5 NoVa Projects to Watch
IDI Group was just cleared to start an 80-unit condo project in the City of Fairfax. It’s one of several big projects heating up in Northern Virginia. Here are five to watch.
The company that built the Watergate and Leisure World breaks ground on the 120k SF Enclave, on Pickett Road, next spring and delivers in fall 2017. IDI VP Enrico Cecchi (above) says the condos will be one-, two- and three-bedroom units ranging from $200k to the upper $500k's. There’s been a dearth of condos in Fairfax, he tells us, with the last one being Providence Square in 2003. The company, which focuses on multifamily and mixed-use, is encouraged by other successful condo projects in Vienna and Merrifield. The Enclave is IDI’s first investment in Fairfax, and Enrico says there's potential to do more.
Condos, Downtown Fairfax
Fairfax Mayor Scott Silverthorne, cutting the ribbon last month for Duck Donuts, says more condos are coming to Fairfax. The city council also approved demolition of 110 garden apartments, circa late '50s, to make way for 160 condos and townhomes near downtown Fairfax. The big unknown in Fairfax is what will become of the nearly 20-acre home of Paul VI private school, which is moving from Fairfax to Loudoun County.
Foulger-Pratt will soon submit its final development plan for the parcel it put under contract with NV Commercial earlier this year. (The transaction literally took place at Bisnow’s Tysons event, above.) The plan is to build a 25-story, 350k SF office building with 25k SF of retail. Foulger-Pratt development director Nicole Morrill says the Gensler-designed building includes efficient and different sized floor plates to attract a variety of tenants, including law firms, tech companies and professional services. Nicole says there’s 5.2M SF of pre-'80s office space in Tysons, and Foulger-Pratt's building could be an attractive option. The building, 60 feet from the Greensboro Metro stop, sits at one of the highest points in NoVa. The 290-foot building will reach 770 feet above sea level, Nicole says.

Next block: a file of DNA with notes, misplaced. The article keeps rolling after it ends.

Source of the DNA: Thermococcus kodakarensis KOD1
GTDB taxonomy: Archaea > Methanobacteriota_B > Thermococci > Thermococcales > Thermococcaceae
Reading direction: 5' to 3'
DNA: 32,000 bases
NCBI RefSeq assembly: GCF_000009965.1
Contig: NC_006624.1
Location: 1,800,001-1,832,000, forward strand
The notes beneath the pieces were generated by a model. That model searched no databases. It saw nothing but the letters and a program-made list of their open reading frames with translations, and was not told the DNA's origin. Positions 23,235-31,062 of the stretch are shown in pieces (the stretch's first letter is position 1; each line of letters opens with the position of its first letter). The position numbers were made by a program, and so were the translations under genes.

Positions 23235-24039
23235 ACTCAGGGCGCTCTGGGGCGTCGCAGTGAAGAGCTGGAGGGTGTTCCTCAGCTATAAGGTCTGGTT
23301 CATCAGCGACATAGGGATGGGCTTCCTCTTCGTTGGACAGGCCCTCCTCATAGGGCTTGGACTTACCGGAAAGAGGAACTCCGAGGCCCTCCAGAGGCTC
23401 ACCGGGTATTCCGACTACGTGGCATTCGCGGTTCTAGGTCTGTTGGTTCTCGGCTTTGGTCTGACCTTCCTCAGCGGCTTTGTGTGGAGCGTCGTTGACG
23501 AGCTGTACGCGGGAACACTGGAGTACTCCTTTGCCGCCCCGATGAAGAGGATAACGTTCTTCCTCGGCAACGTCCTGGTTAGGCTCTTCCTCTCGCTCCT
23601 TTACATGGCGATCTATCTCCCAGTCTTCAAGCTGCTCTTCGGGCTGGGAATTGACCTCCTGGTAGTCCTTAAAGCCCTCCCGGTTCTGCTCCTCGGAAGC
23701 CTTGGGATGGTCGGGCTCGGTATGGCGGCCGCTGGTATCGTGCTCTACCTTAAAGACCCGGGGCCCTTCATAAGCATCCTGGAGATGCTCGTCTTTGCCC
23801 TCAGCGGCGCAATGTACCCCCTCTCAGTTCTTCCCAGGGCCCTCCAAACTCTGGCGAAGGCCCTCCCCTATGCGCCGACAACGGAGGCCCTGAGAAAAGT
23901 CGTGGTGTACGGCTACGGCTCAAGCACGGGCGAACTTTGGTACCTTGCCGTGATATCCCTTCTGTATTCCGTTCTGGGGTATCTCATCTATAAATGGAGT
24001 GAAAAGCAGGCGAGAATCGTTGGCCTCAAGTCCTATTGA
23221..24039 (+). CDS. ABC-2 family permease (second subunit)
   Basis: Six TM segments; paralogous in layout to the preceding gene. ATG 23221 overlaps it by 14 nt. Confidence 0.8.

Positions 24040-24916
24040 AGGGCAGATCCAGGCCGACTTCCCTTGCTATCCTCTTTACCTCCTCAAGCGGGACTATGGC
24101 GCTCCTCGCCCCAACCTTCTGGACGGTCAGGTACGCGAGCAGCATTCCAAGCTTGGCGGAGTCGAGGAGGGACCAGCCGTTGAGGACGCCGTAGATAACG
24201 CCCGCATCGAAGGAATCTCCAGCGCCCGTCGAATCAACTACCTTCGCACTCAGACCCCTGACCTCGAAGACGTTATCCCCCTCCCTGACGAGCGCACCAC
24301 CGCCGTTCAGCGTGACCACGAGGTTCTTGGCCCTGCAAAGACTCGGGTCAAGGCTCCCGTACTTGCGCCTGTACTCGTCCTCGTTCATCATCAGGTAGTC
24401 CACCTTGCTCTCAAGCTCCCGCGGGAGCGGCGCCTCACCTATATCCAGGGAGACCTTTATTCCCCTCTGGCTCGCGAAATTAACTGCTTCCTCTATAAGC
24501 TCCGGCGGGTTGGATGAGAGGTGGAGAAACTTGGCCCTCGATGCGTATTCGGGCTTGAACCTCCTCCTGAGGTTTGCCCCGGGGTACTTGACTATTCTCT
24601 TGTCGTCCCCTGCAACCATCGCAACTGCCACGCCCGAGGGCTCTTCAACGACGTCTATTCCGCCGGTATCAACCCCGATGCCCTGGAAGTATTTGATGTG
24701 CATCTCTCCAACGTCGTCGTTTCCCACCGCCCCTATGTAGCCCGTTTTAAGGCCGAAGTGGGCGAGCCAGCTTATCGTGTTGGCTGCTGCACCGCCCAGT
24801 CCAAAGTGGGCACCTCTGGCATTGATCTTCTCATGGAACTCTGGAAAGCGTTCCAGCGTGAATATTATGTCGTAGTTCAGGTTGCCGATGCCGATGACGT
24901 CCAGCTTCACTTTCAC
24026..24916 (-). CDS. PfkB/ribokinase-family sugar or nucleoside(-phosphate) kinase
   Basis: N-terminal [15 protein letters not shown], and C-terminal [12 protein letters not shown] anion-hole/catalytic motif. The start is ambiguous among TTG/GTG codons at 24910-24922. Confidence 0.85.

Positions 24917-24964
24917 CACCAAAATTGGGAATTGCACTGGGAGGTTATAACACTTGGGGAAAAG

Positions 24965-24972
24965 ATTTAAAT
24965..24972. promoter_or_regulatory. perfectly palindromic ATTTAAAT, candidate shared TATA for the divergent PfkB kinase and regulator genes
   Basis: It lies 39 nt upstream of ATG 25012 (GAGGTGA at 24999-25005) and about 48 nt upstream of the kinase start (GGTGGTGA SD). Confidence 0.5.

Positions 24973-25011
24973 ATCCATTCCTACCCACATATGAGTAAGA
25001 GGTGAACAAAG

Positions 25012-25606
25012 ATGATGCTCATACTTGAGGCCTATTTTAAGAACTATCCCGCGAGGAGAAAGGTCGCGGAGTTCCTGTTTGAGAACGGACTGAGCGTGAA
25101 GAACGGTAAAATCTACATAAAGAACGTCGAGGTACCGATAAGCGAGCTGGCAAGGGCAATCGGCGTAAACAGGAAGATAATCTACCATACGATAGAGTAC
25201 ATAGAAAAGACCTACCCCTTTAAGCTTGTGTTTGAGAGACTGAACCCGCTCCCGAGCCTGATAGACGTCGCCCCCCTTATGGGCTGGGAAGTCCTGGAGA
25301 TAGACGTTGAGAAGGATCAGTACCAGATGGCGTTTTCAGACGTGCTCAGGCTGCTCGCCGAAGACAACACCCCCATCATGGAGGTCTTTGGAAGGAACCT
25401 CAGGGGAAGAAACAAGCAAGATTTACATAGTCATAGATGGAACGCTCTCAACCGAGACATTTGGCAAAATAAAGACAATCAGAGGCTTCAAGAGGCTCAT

The Commons of McLean
LCOR owns 557 garden-style units in Tysons and just demolished 127 of them for the first phase of the Commons of McLean. The project is entitled for 2,600 units and LCOR started construction on Phase 1, which is 319 units in two towers. At least 20% of them will be slated as workforce dwelling units. The two towers will be connected by a sky bridge on the ninth floor and the ground floor will be connected with various amenities, including a club and game room, a fitness center that spills out onto a courtyard, and grilling stations and a pool. LCOR SVP Harmar Thompson (right), with development associate Josh White, says younger families will be drawn to the units, which include up to three bedrooms. The first phase delivers Q2 2017.
The Altaire, Crystal City/Pentagon City
Crystal City and Pentagon City are slowly coming together as one market with current residential and retail developments underway, including LCOR's The Altaire–450 units in two towers. One tower will be 300 apartments and the other will be 150 units. The 150-unit building is being designed to go either condos or apartments. With two separate towers, LCOR expects interest from luxury renters and buyers. They'll also be drawn to the Whole Foods across the street and the views of the Potomac River and DC landmarks. The company will start demolition in November of the 235k SF office building on the site and expects to deliver the project Q2 2018.
The Boro, Tysons
Gensler is in the home stretch of its design of The Boro's block C. The entire project is a multi-block 4.2M SF mixed-use project in Tysons that will include a 19-story, 475k SF office building with parking garage and retail at the base, an adjacent movie theater and potentially a 200-key hotel, all surrounding a park. The Meridian Group, the project developer, just agreed to pay $100M for the remaining land for the project. Next will be to getting final development approvals from Fairfax County before permitting. Gensler managing director Jordan Goldstein says the groundbreaking could be next summer for block C.